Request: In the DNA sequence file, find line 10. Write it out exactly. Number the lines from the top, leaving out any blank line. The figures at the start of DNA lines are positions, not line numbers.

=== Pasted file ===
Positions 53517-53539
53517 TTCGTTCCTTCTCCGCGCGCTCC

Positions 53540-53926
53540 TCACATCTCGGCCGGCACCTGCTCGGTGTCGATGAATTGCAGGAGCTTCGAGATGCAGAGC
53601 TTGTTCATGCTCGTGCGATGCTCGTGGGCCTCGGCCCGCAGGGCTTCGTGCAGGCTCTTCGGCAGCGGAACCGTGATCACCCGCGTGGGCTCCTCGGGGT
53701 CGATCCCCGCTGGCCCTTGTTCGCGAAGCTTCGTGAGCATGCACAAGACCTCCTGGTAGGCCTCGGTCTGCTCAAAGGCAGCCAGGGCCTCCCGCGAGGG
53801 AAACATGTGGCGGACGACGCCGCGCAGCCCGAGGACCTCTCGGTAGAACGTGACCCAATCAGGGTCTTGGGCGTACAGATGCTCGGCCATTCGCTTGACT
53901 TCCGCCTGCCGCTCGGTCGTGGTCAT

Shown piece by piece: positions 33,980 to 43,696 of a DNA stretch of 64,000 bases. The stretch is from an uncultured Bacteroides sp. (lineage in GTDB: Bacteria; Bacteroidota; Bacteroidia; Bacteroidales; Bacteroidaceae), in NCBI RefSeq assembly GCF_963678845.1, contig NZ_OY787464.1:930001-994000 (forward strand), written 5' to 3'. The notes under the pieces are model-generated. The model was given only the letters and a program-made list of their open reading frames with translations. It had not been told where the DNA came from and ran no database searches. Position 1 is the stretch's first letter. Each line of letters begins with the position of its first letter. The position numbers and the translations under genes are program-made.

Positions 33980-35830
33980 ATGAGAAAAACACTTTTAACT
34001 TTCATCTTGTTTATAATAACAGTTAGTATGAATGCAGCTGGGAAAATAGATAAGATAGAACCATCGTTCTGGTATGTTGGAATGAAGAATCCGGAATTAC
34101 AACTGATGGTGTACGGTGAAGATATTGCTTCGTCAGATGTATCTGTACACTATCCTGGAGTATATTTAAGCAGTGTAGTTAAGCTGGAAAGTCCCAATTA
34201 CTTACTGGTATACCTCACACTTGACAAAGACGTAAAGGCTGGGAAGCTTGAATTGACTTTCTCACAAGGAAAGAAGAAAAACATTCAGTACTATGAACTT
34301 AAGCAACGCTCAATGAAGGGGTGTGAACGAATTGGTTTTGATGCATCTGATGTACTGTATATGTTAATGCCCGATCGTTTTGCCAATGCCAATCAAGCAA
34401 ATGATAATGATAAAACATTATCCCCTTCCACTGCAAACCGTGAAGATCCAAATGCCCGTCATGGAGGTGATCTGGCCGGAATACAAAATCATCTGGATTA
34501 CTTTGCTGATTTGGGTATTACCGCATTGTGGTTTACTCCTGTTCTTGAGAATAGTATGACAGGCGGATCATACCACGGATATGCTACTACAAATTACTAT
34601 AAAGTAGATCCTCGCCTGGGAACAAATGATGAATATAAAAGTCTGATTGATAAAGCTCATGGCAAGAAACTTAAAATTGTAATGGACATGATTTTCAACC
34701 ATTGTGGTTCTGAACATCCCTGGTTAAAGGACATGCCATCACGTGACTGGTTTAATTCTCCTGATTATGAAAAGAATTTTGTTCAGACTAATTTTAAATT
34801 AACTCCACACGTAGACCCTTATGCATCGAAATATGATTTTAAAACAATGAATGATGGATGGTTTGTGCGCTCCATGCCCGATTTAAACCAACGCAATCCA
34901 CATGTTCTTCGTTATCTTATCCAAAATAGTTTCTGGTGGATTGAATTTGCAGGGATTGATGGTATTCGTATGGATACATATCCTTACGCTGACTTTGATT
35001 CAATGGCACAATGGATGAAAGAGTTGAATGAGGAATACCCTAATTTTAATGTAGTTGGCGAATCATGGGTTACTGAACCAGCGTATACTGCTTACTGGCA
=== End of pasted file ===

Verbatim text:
Positions 33980-35830